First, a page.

Installation: It’s so easy to install(on Windows, don’t know about other platforms)

I know most of the stuff above can have workarounds and other people have other work styles, but Juno is interactive. All these things help lower the entry barrier for a new user.


Imho the most important feature of Juno is the inline evaluation, in a sense that it enables very interactive coding.
This feature consists of two parts; inline results and auto-module detection. Let’s describe what they give us in the two kinds of coding:

  1. when scripting: we basically only need inline results, which enables Jupyter-notebook-like coding
  2. when developing packages: Both automatic detection and inline results are tightly coupled, and enable an enhanced “REPL-based development”, which can be seen as an alternative of Revise

FWIW, here is my current understanding of how this feature will be like in VSC:

  1. the Jupyter-notebook interface in VSC will hopefully give us inline results, and it will be enough for scripting.
  2. but it’s clealy not easy to implement auto-module detection in that interface, and so it’s likely we will lose Juno’s package development style. I won’t say it’s imporssible, but we need some dirty solution to implement inline evaluation in that interface at least, like converting each “block” in a script into Jupyter code cell, and vice versa. What we really need is something like what described in this issue, but I’m not sure when it gets into VSC.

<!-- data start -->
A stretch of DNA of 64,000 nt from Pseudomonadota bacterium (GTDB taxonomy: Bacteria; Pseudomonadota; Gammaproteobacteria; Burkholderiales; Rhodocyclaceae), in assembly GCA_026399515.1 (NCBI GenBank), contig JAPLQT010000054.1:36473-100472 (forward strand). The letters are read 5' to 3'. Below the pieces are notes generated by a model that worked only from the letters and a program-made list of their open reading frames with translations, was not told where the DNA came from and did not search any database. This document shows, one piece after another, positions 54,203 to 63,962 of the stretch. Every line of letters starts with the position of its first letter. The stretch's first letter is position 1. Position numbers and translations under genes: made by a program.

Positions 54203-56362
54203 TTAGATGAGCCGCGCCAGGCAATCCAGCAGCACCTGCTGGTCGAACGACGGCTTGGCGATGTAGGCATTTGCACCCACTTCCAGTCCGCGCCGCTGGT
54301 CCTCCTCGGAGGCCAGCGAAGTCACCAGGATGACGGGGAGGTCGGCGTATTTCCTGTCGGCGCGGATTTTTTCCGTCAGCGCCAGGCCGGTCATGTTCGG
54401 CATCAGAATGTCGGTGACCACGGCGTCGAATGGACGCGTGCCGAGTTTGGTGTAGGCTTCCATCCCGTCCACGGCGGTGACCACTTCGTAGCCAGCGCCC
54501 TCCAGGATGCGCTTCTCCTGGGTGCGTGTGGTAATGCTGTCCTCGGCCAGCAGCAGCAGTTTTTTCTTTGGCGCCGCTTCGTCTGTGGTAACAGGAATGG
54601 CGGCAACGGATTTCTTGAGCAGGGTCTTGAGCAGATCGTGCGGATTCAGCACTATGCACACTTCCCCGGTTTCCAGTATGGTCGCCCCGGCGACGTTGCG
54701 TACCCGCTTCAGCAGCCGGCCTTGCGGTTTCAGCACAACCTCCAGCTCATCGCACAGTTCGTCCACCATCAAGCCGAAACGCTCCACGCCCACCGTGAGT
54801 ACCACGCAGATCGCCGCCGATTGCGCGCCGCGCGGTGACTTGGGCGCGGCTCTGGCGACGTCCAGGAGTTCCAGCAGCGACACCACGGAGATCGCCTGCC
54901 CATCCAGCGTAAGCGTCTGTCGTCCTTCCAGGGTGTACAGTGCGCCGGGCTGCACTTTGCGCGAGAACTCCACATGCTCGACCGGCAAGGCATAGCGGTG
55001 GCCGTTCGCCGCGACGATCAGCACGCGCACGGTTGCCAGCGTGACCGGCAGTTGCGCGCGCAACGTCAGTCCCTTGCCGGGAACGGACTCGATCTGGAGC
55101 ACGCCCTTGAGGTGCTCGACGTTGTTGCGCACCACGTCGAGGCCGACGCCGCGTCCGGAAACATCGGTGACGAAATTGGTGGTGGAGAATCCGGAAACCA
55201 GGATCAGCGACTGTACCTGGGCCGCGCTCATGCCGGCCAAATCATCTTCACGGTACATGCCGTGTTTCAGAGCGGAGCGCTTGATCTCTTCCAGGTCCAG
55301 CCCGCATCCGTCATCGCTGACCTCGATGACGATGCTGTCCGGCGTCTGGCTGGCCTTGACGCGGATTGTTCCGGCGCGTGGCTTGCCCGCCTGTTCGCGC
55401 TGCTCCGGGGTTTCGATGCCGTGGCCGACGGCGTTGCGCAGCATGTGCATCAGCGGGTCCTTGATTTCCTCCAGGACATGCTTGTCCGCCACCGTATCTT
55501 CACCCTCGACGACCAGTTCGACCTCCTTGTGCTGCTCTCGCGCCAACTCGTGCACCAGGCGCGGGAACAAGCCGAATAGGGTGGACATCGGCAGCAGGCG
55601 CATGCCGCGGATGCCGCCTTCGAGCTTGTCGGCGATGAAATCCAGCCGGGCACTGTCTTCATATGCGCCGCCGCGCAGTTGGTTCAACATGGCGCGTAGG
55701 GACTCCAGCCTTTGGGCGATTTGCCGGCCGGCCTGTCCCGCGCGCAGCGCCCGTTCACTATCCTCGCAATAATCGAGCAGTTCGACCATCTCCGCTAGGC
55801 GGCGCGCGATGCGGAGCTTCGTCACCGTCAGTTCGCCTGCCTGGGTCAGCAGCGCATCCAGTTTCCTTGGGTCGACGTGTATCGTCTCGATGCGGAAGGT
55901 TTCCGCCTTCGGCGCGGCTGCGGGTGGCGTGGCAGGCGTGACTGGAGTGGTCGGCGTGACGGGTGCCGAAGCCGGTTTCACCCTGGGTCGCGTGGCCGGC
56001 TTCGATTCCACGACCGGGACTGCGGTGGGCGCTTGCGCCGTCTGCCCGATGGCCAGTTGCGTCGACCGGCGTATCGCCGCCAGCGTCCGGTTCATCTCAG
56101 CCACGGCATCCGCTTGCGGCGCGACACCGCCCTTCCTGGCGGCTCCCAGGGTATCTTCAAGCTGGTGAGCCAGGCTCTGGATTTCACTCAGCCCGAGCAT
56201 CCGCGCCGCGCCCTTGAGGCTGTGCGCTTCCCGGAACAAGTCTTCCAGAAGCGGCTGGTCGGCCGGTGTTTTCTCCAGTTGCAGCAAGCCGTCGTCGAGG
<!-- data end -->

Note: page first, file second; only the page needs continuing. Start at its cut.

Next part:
Also a side note of Juno’s features based on static code analysis:
As an author of those features, I’m sure julia-vscode extension offers “better” support for that than us. They have never been in the core of Juno though, rather exist as “addons” on top of Juno’s runtime features. Combining both static and dynamic information, e.g. for a linter (, which actually we planned to do within the next few months) should give us something interesting, but it’s not implemented in Juno yet.


Thank you @pfitzseb for sharing this thoughts with us.